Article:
From the author of The Art of Inheriting Secrets comes an emotional new tale of two sisters, an ocean of lies, and a search for the truth.

My thoughts

I really enjoyed this book.

I liked the writing style and I really loved Kit’s character. I could really feel her conflicted emotions and empathise. Perhaps it was because we first learn about her through Kit’s narrative and I felt a bit of a grudge against her from the get-go, but I just didn’t feel the same amount of empathy toward Josie/Mari the way I did Kit, even though her story should have had me weeping for her. That moment on the beach with Dylan and Cinder struck straight at my heart because it was so unexpected and unbelievably poignant.

As a New Zealander I did eye twitch at a couple of errors which no one but another NZer would notice (for example, there is no ‘s’ in the Maori language so the plural of kiwi is kiwi. It does get ignorantly added in speech, but in written form there should not be an ‘s’ on the end). I can’t even remember the other things now as they were trivial and they certainly didn’t impede my enjoyment of the book.

It was a good ending, although one bit was just a little soppy. I would absolutely pick up another book by this author.

The Last Thing To Burn by Will Dean


A woman being held captive is willing to risk everything to save herself, her unborn child, and her captor’s latest victim in this claustrophobic thriller in the tradition of Misery and Room.

On an isolated farm in the United Kingdom, a woman is trapped by the monster who kidnapped her seven years ago. When she discovers she is pregnant, she resolves to protect her child no matter the cost, and starts to meticulously plan her escape. But when another woman is brought into the fold on the farm, her plans go awry. Can she save herself, her child, and this innocent woman at the same time? Or is she doomed to spend the remainder of her life captive on this farm?

Intense, dark, and utterly gripping The Last Thing to Burn is a breathtaking thriller from an author to watch.

My thoughts:


This book absolutely gripped me from the beginning and did not let go. Most of the book takes place within the walls of a small isolated farmhouse and contains just two characters, and the atmosphere and tension that is created in this setting kept me riveted and I read it in one sitting.

Jane (but that’s not my name) was imprisoned seven years ago as the victim of a human trafficking ring. Her life of slavery exists within the confines of the farmhouse and immediate surrounds and every move she makes is monitored by cameras, 24 hours a day. Any perceived mistake reaps severe punishment, and her daily life is one of emotional, psychological and physical abuse.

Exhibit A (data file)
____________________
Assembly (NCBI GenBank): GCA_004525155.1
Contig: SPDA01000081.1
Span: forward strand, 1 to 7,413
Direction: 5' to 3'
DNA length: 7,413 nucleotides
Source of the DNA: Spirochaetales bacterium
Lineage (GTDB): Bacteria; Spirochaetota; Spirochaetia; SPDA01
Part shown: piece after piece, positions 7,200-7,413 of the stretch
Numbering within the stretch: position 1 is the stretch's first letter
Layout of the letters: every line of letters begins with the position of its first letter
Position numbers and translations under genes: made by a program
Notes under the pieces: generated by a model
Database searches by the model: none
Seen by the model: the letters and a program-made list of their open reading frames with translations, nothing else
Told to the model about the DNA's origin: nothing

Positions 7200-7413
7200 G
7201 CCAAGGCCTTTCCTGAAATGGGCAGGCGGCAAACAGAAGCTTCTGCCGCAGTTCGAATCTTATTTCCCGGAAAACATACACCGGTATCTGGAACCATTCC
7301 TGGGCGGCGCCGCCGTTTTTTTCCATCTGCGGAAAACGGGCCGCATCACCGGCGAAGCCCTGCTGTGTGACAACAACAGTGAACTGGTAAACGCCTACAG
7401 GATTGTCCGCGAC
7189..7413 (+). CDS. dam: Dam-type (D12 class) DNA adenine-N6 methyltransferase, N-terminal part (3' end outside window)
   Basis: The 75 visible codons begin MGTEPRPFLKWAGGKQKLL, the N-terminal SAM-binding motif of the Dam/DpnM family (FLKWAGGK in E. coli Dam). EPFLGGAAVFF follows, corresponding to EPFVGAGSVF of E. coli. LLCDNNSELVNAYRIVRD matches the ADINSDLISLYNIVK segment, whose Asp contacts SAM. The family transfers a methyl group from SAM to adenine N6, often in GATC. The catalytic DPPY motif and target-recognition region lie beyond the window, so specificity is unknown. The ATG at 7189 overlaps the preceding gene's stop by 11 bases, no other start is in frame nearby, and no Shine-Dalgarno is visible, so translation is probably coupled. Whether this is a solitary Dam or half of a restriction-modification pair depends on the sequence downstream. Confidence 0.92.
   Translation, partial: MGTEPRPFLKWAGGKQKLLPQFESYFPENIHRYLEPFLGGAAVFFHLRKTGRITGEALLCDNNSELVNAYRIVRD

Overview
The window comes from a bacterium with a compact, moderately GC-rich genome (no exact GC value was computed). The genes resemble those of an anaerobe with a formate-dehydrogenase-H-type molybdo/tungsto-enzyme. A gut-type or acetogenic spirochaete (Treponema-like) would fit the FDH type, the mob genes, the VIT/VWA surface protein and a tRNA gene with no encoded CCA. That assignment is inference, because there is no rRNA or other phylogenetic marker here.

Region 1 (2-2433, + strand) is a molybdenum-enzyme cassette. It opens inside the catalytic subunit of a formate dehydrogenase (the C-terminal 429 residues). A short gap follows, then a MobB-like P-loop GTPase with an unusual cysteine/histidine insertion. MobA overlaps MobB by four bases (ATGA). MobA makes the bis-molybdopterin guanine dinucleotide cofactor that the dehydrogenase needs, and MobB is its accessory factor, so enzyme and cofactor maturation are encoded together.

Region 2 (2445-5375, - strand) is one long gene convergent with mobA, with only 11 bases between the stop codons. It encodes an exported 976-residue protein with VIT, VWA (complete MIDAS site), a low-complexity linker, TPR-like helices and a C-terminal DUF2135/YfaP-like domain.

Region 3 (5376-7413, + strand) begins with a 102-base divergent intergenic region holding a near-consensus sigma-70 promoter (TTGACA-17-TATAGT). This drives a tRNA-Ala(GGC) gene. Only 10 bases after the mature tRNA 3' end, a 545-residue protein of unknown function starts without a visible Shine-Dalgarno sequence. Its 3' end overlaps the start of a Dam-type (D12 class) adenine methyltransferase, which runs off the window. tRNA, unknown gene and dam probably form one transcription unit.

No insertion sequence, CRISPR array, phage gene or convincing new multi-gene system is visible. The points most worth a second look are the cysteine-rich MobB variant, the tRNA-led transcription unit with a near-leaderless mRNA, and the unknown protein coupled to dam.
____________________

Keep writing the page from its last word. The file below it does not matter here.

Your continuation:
As the book progresses, so does the suspense. With the addition of a baby to protect, and the arrival of a new victim who is being subjected to torturous and life-threatening conditions, Jane knows that to survive she must try to escape but the consequences of failure are unthinkable. The last third of the book was a nail-biting page turner.

My only criticism is that the ending seemed rushed and a little abrupt. Everything was complete, but with the author having taken such meticulous care throughout the rest of the book the pacing at the end seemed off by comparison.

As psychological suspense goes this is right up there with the best.

My Sister, the Serial Killer by Oyinkan Braithwaite

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When Korede’s dinner is interrupted one night by a distress call from her sister, Ayoola, she knows what’s expected of her: bleach, rubber gloves, nerves of steel and a strong stomach. This’ll be the third boyfriend Ayoola’s dispatched in, quote, self-defence and the third mess that her lethal little sibling has left Korede to clear away. She should probably go to the police for the good of the menfolk of Nigeria, but she loves her sister and, as they say, family always comes first. Until, that is, Ayoola starts dating the doctor where Korede works as a nurse. Korede’s long been in love with him, and isn’t prepared to see him wind up with a knife in his back: but to save one would mean sacrificing the other…

My Sister, the Serial Killer is a blackly comic novel about how blood is thicker – and more difficult to get out of the carpet – than water…

My thoughts

This is a very fast read. The book itself isn’t long and the chapters are short and snappy. Some are only a sentence or two long, so you can clip along at a good pace and finish the book quickly. And I think it is a book that is best read quickly to maintain the flow.